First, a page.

Module 1 - Animated Storytelling & Basics
Professor Golden chose a great book for us to read this semester. I was put ease to find “Animated Storytelling” by Liz Blazer was a step-by-step guide into animation and motion graphics. I have to admit I have always struggled to grasp an efficient animation process as a UI / UX Visual Designer. This is mostly because I skipped essential steps during my process or use the wrong tool. Most of the time I find myself spending more time solving the problem and less time aligning my work to a functional workflow. I am really looking forward to learn the steps for a more productive and efficient animation/motion graphic from this semester.
Liz Blazer’s Introduction focused heavily on the use of storytelling for both animation and motion graphics. Animation is a limitless medium for storytelling and is the key to a successful animation. Liz Blazer’s book will allow us to learn how to create memorable stories using animation and motion graphics following 10 simple guidelines (Concept development, Pre-production, Story-boarding, and Design). It was comforting to read that skilled storytellers specialized in animation are in high demand and their opportunities are expanding. I was excited to read in Liz Blazer’s Introduction that each chapter would end with a short assignment. This will not only increase our animation portfolios, but allow us to physically work with the theory that we learned during the each chapter. It is so important that we reinforce what we read, especially when it comes to animation and motion graphics.
Liz Blazer’s Introduction also discussed the two forms of animation. Liz Blazer made it very easy to understand the difference between animation and motion graphics. She expresses they are two forms of animation that often are treated as if they come from completely different worlds. Animation (for the most part) has been placed into the film making discipline and Motion Graphics has been part of the Graphic Design discipline.
Chapter One: Pre-production
The first chapter of “Animated Storytelling” was both exciting and informative. The chapter was filled with a lot of great tips, explanations and useful examples. Animated storytelling is all about planning. Every animated story should answer three essential questions (What is it?, What does it look like?, and What is it made of?) prior to animating. Liz Blazer explains these three essential questions are answered in Concept Development, Previsualization, and Asset Building.
Concept development brings written/verbal clarity to exactly what you are animating and ultimately shapes your story line. Creating a creative brief is an extremely important task for you to complete during this phase. You will answer questions such as, Who is it for, how long it must be, what is the objective, when is it due etc. This is not only extremely helpful to keep you on track, but also useful for your clients to understand the requirements. Crafting your elevator pitch, tagline, plot and theme are also necessary steps to construct a compelling story.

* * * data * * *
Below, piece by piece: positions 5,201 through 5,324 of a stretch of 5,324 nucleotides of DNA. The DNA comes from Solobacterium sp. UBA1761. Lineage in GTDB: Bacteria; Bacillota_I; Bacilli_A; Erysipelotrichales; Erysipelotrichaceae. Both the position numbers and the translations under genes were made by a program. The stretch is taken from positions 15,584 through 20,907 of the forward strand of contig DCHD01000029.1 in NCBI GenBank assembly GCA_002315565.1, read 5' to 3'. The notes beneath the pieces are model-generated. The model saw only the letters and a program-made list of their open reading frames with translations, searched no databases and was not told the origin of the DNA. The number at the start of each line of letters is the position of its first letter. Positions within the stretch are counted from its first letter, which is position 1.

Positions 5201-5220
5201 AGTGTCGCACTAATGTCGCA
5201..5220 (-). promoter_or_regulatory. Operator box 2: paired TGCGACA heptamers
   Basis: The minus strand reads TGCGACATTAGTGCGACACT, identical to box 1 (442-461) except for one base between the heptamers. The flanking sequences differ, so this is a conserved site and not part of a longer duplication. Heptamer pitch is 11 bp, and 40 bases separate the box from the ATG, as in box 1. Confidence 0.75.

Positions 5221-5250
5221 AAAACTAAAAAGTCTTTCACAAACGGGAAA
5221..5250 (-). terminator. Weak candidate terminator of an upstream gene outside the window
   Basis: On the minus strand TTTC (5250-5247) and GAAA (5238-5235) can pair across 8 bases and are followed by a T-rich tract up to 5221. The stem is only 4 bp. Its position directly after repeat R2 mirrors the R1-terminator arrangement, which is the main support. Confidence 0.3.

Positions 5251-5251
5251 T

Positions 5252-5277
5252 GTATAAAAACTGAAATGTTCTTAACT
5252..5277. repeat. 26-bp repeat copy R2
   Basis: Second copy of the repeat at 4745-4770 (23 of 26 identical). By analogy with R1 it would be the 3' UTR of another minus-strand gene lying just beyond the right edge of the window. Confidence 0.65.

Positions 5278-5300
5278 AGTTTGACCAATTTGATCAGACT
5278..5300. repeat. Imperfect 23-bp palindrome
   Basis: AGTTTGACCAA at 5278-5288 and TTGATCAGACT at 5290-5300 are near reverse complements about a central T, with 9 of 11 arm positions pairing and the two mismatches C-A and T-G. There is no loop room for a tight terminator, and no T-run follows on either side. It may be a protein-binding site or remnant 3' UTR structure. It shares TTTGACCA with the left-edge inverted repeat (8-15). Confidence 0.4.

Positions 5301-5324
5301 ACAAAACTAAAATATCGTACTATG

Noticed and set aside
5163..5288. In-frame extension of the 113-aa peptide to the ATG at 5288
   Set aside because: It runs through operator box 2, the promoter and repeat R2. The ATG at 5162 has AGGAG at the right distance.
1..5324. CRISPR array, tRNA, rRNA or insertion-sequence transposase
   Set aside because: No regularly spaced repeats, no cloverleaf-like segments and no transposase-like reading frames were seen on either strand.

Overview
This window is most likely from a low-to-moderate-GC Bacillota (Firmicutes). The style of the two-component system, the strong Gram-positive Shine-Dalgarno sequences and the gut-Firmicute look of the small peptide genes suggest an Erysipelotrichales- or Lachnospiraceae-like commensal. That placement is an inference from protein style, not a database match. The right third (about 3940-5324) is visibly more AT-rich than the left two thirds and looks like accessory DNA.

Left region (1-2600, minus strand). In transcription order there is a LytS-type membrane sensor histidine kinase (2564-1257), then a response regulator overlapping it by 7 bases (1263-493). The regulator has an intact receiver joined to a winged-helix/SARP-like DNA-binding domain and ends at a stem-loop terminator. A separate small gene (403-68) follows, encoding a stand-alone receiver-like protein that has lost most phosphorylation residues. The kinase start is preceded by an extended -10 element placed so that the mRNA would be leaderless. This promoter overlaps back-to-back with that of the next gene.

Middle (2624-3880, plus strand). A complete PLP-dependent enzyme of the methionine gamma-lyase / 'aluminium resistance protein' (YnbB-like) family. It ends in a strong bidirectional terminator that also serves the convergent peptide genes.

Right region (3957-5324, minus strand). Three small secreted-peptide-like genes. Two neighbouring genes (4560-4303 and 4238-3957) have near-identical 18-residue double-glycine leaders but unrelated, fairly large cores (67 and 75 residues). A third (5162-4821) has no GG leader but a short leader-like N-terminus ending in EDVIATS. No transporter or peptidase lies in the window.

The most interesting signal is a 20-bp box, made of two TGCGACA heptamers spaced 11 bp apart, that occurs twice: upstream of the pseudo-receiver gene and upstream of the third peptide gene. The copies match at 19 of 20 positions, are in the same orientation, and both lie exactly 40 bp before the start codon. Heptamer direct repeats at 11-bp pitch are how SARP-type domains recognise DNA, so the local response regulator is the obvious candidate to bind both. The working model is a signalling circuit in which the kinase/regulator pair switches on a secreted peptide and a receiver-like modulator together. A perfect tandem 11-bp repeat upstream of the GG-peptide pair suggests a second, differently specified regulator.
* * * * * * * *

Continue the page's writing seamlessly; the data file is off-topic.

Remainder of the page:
Previsualization is the next phase in your quest to answer your three big questions. During this phase you will focus on visual development and concept art. Liz Blazer, says “this stage helps define the look and feel of your production of your production before it begins”. All great work derives from inspiration. So, it is important to not only get your inspiration from giphy search but also watch a lot of motion graphics, animated shorts and commercials. Experimenting with design direction to tell your story from your concept development stage is also an essential part of previsulaization.
Asset building is the last phase Liz Blazer touched upon in Chapter 1. This is where all of your pieces come together to form your animation. Liz Blazer references them as, “all the stuff you’ll need to go in there to make the magic happen”. Creating an organized system with well marked files will be an important step during her last phase.
Here’s Liz Blazer’s quick reference when it comes to Pre-production
- Write a creative brief.
- Identify your big idea and create a storyline.
- Develop an elevator pitch and tagline.
- Determine your project’s look and feel through influence and experimenting with design direction.
- Make changes to your story based on design decisions.
- Begin building and organizing your assets.
Most of my inspiration during my motion design hunt (aka research to inform segment) was discovered through multiple websites and applications. I found most of my inspiration for this segment on, Dribbble, Instagram and Giphy. I decided to collect inspiration for each of the categories we learned about in Module 1 (Frame by Frame Animation, Stop Motion Animation, Tweening, Onion Skinning with Software, & Animated Gifs). Searching for inspiring animations as well as discovering popular motion artists in this field really opened my eyes. It was great to see first hand what could be accomplished with a range of mediums and software. It was refreshing to further explore one of my favorite motion design artists Jonathan Dahl motion designs during this research to inform segment. Jonathan Dahl has been a big motion design fan of mine for years now.
Animation #1 (Onion Skinning)
I love animals, so I was immediately attracted to this fish onion skinning sketch. As you can tell the artist did a excellent job on the anatomy of the fish. It’s realistic anatomy and smooth transition makes this fish come to life right off the paper.